That being said, there are technical SEO features that you need in a website builder— it's just that most website builders include these features.

There are four SEO features in particular that are critical in a website builder. Think of them as the minimum required for Google to notice you. From there you will need links and quality content to outperform your competitors:

1. Mobile-Friendly Themes

For many years Google had two indexes: desktop and mobile. The desktop index was for desktop users and the mobile index was for mobile users.

But that's all changed.

In March 2018, Google announced the beginning of the mobile-first index— basically Google now uses the mobile index for both desktop and mobile users. So the mobile version of your website is more important than the desktop.

This why it's critical that your website builder has mobile-friendly themes. Fortunately most website builders do.

2. Customizable Meta Titles and Descriptions

Every page has a meta title and meta description that Google uses in their results:

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Google uses your pages meta title and description in their results.

Putting your keyword in the meta title will help you rank for that keyword— though putting the keyword in your meta description won't directly help you rank, instead meta description is important because it's an opportunity to entice searchers to click on your webpage.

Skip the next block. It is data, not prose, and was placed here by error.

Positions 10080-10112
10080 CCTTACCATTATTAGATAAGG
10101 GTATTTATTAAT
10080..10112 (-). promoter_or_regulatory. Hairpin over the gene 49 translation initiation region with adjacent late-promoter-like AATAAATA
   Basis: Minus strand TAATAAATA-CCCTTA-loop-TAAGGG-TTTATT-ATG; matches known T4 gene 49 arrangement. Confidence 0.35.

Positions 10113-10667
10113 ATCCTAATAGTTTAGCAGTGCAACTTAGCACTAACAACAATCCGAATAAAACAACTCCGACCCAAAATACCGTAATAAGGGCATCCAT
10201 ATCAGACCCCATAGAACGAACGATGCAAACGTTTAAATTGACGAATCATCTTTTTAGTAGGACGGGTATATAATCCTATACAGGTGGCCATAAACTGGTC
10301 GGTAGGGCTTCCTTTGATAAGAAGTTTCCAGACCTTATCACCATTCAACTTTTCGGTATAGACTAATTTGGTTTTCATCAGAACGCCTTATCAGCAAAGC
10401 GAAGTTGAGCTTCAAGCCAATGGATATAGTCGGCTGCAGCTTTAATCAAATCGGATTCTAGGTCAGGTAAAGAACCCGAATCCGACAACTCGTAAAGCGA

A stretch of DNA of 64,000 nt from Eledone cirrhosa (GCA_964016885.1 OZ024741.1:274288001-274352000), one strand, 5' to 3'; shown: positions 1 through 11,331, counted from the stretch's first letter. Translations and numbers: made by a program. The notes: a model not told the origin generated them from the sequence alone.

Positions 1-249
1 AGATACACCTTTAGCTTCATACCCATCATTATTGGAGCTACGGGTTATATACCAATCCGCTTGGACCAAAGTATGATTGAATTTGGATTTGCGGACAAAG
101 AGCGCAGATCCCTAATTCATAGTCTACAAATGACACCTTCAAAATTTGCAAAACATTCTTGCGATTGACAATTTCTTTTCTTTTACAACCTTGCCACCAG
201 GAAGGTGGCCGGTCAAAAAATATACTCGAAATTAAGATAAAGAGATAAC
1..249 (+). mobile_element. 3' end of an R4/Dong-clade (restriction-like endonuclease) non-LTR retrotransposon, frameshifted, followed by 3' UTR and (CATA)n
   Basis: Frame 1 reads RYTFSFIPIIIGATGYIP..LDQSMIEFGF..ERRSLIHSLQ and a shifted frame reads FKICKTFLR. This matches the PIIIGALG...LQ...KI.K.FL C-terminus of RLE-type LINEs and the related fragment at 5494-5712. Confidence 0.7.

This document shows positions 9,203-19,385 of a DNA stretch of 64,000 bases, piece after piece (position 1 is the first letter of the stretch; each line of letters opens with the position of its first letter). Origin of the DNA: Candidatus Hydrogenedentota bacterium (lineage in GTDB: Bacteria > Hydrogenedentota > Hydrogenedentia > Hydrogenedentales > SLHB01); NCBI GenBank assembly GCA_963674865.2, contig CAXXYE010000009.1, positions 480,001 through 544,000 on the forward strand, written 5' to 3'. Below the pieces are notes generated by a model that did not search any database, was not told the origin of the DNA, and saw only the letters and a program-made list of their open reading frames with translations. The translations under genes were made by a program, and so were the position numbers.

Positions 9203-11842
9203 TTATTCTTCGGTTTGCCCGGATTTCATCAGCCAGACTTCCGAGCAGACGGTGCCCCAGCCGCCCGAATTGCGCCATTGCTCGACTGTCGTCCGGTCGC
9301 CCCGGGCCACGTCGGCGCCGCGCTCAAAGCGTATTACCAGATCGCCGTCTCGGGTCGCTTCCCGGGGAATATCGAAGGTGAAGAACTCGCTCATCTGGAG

Almost all website builders let you customize your meta title and description— but because it's so critical, it's worth being sure about.

3. SSL

SSL certificates give websites the "secure" icon in a browser and adds an 's' to the http— making it https:

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This site is secured by SSL.

Google announced SSL as a ranking signal in 2014— and when Google explicitly announces something is a ranking signal, it's usually good to implement it.

Most website builders include SSL in paid plans— but some do not. Check before you buy.

4. Performance

Google has said that site speed is a signal they use to rank pages. Fortunately, website builders tend to have good performance infrastructure— especially the major website builders such as Weebly, Squarespace and Wix which host millions of websites.

The two best tools to check your website performance is Google Page Speed Insights and WebPageTest.org.

If you'd like to learn more, check out my SEO chapter in How To Make A Website.

Simple

What's The Best Website Builder For a Simple Website?

If you'd like to quickly build a simple website, I'd suggest two options: build a one page website or use a landing page builder.

1. One Page Websites

One-page websites are long websites where clicking the navigation scrolls you up and down a single page (here's an example). This single page holds all the content of the website.

A one-page website requires you to limit the amount of content you add— don't stuff your page full of content. This is a good thing. Visitors don't want to read a book when they come to your website, they want quick access to clear information.